Helling Holsteins - The Peeters Family
The farm name ‘Helling’, which means ‘gentle sloping land’ in Dutch, comes from the community where John Peeters, the farm’s original owner, was raised in Holland. After John immigrated to Canada, he purchased the 250 acre farm, near Lindsay, Ontario in 1958. John's son, Harry, and his wife, Jeannie, then purchased the property from John and transitioned to organic production in 2001.
Though it has only been certified organic since 2001, its history of farming with nature dates back to around 20 years earlier when Harry, trying to cut costs, decided to divide the Holstein herd into two groups. Half the herd was raised by the conventional book, receiving every treatment which was ‘recommended.’ The second half of the herd was raised completely naturally, meaning no vaccines, no drugs and no treatments.
Much to Harry’s initial surprise, he noticed a trend: The ‘conventionally raised’ animals all went through a roller-coaster of health issues. They would be healthy, then they would get sick and receive treatment, which would then lead to good health again, but they would always get sick again and need another treatment. However, the ‘naturally raised’ animals took a surprisingly different path concerning their health. As calves, they would all get sick in some way, but with great management they would all recover and their immune system would be built up. This discovery lead to raising the entire herd naturally and enjoying the benefits that followed.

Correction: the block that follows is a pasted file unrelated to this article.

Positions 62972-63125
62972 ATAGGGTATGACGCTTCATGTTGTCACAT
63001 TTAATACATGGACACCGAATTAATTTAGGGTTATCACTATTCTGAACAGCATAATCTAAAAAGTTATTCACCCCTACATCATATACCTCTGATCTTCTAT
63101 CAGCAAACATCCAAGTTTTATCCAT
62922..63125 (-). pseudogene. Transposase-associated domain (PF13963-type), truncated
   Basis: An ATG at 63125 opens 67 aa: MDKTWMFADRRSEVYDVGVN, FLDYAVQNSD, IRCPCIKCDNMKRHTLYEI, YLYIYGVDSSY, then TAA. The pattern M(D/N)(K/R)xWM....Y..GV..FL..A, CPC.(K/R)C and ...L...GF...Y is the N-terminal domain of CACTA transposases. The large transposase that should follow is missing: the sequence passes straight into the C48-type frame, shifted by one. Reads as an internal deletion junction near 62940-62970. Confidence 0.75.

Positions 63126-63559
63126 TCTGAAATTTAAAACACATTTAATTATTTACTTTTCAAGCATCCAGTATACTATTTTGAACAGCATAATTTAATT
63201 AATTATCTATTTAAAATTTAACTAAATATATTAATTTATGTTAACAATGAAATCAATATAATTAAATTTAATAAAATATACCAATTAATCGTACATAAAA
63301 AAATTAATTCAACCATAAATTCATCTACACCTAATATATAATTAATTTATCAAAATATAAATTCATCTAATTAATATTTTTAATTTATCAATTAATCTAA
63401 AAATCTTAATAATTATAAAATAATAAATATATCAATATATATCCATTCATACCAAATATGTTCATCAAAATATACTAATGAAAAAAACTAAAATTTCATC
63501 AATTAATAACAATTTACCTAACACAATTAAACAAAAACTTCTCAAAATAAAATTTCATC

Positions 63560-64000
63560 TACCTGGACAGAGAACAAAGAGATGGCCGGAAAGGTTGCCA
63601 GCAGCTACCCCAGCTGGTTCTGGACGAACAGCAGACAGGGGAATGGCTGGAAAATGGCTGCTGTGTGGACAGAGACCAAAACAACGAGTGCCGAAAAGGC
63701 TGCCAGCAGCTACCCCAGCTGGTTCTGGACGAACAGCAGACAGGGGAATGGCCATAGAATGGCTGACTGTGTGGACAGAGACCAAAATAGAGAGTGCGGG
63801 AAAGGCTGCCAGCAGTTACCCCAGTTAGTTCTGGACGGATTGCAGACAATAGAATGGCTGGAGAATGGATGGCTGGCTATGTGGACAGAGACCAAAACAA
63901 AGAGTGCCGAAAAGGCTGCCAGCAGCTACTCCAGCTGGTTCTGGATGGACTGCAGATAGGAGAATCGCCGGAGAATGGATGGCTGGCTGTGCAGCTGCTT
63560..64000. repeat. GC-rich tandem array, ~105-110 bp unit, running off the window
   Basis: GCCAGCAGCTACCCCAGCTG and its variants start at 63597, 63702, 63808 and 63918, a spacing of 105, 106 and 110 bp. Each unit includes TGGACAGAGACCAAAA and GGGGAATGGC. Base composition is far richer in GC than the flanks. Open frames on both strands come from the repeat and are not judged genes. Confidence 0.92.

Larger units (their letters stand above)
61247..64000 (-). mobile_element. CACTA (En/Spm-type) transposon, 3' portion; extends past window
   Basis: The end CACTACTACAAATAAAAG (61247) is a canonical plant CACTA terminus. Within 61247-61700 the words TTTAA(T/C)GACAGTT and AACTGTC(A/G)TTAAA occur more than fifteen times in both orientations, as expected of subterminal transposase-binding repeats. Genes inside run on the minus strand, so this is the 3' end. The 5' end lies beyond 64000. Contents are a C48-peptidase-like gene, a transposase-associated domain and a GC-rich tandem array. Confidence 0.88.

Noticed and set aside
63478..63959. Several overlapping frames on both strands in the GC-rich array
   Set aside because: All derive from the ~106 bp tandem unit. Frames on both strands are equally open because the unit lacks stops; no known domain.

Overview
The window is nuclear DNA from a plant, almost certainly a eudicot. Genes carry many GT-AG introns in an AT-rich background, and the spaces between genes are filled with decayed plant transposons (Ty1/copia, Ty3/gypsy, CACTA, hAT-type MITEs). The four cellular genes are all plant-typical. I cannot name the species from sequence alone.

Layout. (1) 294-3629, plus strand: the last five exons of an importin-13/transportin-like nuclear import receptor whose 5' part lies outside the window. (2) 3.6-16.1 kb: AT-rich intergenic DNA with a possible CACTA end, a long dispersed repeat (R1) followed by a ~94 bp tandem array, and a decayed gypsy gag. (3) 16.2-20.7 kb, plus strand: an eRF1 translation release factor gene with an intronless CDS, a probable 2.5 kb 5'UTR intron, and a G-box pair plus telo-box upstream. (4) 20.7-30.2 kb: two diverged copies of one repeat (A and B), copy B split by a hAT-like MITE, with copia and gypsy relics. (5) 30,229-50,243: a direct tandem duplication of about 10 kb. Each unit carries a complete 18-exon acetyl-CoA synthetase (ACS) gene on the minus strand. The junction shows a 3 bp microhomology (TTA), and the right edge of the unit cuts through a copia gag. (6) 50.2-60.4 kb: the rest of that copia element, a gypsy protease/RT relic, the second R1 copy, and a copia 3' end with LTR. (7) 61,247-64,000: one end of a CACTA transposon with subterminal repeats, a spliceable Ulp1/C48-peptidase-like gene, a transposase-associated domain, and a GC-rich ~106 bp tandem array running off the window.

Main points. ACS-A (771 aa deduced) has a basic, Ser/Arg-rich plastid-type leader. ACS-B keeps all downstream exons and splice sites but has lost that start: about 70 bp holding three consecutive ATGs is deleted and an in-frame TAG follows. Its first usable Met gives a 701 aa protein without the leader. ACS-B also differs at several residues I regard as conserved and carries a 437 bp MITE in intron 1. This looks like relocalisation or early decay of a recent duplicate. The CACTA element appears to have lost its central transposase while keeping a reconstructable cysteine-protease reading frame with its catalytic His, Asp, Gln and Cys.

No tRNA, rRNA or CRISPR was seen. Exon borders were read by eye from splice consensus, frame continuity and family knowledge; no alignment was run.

The beautiful farm with gently sloping land and a creek running through it is now owned by Kurtis Peeters, who purchased it from his parents Harry and Jeannie in 2010 and is the farm’s 3rd generation farmer. Today, Kurtis milks 30 certified organic Holsteins and every one of them has their own name, their own personality and their own stall they go into twice every day for milking. They are all pets; they come when called and get grumpy if they go too long without a good scratching ̶ though they are quick to forgive when they get some attention. The cows enjoy a fresh patch of pasture twice a day all through the warmer months, and enjoy eating snow and jumping through the snow banks together on the cold, sunny days of winter.
"I am truly blessed to be able to work with God’s creation in order to help multitudes of people live healthier, happier lives!" says Kurtis.